Catalytic Aquathermolysis of Egyptian Heavy Crude Oil

Two Amphiphilic catalysts, iron (III) dodecylbenzene sulfonate and nickel (II) dodecylbenzene sulfonate, were synthesized and used in the catalytic aquathermolysis of heavy crude oil to reduce its viscosity. The prepared catalysts exhibited good performance in the aquathermolysis and the viscosity is reduced by ~ 78.9 % for Egyptian heavy crude oil. The chemical and physical properties of heavy oil both before and after reaction were investigated by FT-IR, dynamic viscosity, molecular weight and SARA analysis. The results indicated that the content of resin, asphaltene, average molecular weight and sulfur content of heavy oil is reduced after the catalytic aquathermolysis.

Study of Asphaltene Precipitation İnduced Formation Damage During CO2 Injection for a Malaysian Light Oil

In this work, the precipitation of asphaltene from a Malaysian light oil reservoir was studies. A series of experiments were designed and carried out to examine the effect of CO2 injection on asphaltene precipitation. Different pressures of injections were used in Dynamic flooding experiment in order to investigate the effect of pressure versus injection pore volume of CO2. These dynamic displacement tests simulate reservoir condition. Results show that by increasing the pore volume of injected gas asphaltene precipitation will increases, also rise in injection pressure causes less precipitation. Sandstone core plug was used to represent reservoir formation during displacement test; therefore it made it possible to study the effect of present of asphaltene on formation. It is found out that the precipitated asphaltene can reduce permeability and porosity which is not favorable during oil production.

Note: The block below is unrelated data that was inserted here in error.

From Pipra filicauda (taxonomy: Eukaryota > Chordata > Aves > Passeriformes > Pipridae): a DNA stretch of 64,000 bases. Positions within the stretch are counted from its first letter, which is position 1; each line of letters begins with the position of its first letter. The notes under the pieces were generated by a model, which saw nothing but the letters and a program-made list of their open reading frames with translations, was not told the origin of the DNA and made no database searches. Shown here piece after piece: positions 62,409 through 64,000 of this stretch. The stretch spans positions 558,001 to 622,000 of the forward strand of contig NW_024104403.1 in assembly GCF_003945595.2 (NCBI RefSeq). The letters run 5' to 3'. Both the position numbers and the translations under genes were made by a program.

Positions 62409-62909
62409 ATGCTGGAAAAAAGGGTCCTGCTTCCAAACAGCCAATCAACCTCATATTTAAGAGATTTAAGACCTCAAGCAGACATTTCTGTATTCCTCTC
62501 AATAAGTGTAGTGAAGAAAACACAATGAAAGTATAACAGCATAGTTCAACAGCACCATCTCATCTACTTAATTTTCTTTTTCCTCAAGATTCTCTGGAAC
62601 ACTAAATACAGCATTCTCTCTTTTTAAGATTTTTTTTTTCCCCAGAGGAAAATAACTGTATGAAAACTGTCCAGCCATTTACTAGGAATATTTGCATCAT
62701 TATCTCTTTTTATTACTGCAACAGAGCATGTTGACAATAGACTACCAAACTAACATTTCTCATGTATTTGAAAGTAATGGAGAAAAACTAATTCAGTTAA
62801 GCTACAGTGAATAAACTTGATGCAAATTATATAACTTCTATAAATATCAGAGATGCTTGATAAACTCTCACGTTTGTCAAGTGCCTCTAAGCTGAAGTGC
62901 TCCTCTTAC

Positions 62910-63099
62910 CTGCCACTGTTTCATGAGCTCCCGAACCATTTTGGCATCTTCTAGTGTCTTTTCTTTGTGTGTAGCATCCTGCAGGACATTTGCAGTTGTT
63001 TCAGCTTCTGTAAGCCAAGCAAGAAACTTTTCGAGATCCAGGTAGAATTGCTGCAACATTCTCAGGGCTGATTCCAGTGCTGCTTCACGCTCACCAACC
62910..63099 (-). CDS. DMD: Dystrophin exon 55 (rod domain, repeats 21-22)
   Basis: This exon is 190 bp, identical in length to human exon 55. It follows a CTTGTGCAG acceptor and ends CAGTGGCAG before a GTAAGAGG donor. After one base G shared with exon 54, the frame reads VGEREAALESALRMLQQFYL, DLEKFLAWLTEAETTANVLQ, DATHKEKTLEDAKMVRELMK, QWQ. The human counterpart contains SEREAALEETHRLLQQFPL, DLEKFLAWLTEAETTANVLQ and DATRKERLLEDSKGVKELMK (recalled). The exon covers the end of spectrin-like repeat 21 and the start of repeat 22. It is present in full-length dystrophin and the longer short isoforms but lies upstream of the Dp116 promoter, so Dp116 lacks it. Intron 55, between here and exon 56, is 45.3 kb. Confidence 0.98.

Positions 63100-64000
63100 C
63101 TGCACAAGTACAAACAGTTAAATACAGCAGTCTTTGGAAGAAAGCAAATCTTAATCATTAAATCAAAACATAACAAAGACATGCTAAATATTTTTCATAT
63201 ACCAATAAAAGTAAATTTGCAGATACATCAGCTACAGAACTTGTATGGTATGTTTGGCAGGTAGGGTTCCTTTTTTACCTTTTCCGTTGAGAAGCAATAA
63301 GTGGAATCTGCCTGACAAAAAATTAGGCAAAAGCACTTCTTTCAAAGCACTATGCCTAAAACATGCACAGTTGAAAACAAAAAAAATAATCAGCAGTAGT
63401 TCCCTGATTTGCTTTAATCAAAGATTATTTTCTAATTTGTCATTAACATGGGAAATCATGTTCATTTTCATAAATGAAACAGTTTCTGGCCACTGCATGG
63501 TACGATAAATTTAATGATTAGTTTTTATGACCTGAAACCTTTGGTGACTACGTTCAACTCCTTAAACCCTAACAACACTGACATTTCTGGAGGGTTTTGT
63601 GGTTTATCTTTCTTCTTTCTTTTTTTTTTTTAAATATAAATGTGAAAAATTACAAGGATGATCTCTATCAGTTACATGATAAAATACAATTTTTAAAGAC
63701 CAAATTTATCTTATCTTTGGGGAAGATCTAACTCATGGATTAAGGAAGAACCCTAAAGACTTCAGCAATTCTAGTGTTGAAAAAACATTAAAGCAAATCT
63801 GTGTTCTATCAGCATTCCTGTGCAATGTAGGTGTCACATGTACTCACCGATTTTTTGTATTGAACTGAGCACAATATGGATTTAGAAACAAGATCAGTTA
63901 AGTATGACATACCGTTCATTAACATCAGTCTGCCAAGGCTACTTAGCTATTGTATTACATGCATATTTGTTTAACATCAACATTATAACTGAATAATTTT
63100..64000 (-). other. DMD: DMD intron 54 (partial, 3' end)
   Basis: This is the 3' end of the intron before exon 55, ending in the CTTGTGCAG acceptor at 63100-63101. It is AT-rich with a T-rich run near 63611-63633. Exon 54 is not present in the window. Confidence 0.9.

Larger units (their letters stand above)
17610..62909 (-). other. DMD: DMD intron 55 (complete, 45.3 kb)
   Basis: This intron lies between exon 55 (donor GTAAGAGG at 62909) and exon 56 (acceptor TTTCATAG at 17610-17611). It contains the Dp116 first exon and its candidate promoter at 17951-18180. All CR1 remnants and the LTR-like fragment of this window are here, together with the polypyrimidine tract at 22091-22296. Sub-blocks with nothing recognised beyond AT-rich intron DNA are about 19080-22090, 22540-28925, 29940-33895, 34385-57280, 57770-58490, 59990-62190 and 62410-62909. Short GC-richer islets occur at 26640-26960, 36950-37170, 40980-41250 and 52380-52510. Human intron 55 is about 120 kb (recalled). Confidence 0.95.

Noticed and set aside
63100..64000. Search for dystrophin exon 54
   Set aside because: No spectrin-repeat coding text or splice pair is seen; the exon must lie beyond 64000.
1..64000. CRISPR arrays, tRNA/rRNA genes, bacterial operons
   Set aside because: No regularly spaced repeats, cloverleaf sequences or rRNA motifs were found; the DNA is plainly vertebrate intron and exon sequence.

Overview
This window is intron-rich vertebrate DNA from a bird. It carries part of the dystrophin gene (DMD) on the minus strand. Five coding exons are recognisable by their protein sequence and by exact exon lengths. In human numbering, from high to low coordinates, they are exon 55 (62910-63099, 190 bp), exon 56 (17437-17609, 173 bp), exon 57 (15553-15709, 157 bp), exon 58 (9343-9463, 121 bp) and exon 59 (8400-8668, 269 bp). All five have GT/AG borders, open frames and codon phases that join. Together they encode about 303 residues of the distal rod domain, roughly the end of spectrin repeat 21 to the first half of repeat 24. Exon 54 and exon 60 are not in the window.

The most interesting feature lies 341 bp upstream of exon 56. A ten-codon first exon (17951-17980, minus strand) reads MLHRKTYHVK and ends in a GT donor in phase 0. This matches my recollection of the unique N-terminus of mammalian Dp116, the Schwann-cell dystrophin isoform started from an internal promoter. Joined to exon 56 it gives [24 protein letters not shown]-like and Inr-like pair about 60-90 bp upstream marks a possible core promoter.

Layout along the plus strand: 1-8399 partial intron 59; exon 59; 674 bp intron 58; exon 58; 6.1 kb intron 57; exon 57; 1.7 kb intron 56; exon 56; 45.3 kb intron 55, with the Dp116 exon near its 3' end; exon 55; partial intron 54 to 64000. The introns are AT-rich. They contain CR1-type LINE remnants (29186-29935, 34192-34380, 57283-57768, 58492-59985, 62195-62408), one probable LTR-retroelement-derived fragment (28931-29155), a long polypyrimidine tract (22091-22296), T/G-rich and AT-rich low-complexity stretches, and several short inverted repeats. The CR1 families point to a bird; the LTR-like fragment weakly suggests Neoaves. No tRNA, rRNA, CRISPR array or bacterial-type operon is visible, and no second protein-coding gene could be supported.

Mathematical Modeling of Asphaltene Precipitation: A Review

In the Enhanced Oil Recovery (EOR) method, use of Carbon dioxide flooding whereby CO2 is injected into an oil reservoir to increase output when extracting oil resulted significant recovery worldwide. The carbon dioxide function as a pressurizing agent when mixed into the underground crude oil will reduce its viscosity and will enable a rapid oil flow. Despite the CO2’s advantage in the oil recovery, it may result to asphaltene precipitation a problem that will cause the reduction of oil produced from oil wells. In severe cases, asphaltene precipitation can cause costly blockages in oil pipes and machinery. This paper presents reviews of several studies done on mathematical modeling of asphaltene precipitation. The synthesized result from several researches done on this topic can be used as guide in order to better understand asphaltene precipitation. Likewise, this can be used as initial reference for students, and new researchers doing study on asphaltene precipitation.